The growth of government spending and the money supply: Evidence and implications within and across industrial countries
Purpose – Using quarterly data for a sample of 17 industrial countries, the purpose of this paper is to study asymmetry in the face of monetary shocks compared to government spending shocks. Design/methodology/approach – The paper outlines demand and supply channels determining the asymmetric effects of monetary and fiscal policies. The time-series model is presented and an analysis of the difference in the asymmetric effects of monetary and fiscal shocks within countries is presented. There then follows an investigation of the relevance of demand and supply conditions to the asymmetric effects of monetary and fiscal shocks. The implications of asymmetry are contrasted across countries. Findings – Fluctuations in real output growth, price inflation, wage inflation, and real wage growth vary with respect to anticipated and unanticipated shifts to the money supply, government spending, and the energy price. The asymmetric flexibility of prices appears a major factor in differentiating the expansionary and contractionary effects of fiscal and monetary shocks. Higher price inflation, relative to deflation, exacerbates output contraction, relative to expansion, in the face of monetary shocks. In contrast, larger price deflation, relative to inflation, moderates output contraction, relative to expansion in the face of government spending shocks. The growth of output and the real wage decreases, on average, in the face of monetary variability in many countries. Moreover, the growth of real output and the real wage increases, on average, in the face of government spending variability in many countries. Asymmetry differentiates the effects of monetary and government spending shocks within and across countries. The degree and direction of asymmetry provide a new dimension to differentiate between monetary and fiscal tools in the design of stabilization policies. Originality/value – The paper's evidence sheds light on the validity of theoretical models explaining asymmetry in the effects of demand-side stabilization policies. Moreover, the evidence should alert policy makers to the need to relax structural and institutional constraints to maximize the benefits of stabilization policies and minimize the adverse effects on economic variables.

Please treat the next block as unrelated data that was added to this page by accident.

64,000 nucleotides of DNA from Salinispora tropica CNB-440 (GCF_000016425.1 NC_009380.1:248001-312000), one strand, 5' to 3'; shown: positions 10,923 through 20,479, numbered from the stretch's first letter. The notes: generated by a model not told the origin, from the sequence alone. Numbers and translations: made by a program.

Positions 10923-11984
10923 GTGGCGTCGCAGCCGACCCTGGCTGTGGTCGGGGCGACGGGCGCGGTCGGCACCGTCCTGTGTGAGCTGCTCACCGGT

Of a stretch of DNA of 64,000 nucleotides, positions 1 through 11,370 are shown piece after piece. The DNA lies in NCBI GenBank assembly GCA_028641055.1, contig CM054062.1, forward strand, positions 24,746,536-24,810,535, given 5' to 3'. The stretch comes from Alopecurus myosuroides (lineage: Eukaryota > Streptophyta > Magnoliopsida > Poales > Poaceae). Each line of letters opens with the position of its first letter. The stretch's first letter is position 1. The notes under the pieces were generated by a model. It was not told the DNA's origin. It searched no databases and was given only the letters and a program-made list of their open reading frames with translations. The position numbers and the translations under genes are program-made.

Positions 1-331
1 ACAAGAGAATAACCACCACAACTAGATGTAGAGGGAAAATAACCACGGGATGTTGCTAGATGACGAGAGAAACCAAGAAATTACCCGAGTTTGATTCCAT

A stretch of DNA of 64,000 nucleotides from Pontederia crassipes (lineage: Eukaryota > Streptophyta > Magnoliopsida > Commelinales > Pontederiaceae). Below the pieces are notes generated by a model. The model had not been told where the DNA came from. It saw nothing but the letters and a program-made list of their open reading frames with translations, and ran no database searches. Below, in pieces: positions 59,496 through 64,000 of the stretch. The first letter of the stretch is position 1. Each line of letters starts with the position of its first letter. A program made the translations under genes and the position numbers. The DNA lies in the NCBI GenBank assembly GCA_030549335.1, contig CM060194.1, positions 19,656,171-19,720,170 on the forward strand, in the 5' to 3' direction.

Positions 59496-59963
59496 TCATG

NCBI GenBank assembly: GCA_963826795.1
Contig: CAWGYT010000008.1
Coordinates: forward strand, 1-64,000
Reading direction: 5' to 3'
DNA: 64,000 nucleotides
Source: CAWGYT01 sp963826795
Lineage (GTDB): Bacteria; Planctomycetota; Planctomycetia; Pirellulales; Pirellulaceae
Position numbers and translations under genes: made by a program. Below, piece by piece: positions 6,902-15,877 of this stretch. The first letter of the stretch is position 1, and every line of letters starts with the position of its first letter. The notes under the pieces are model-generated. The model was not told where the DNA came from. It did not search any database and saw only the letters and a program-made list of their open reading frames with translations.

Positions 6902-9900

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Volume (Year): 33 (2006)
Issue (Month): 6 (November)
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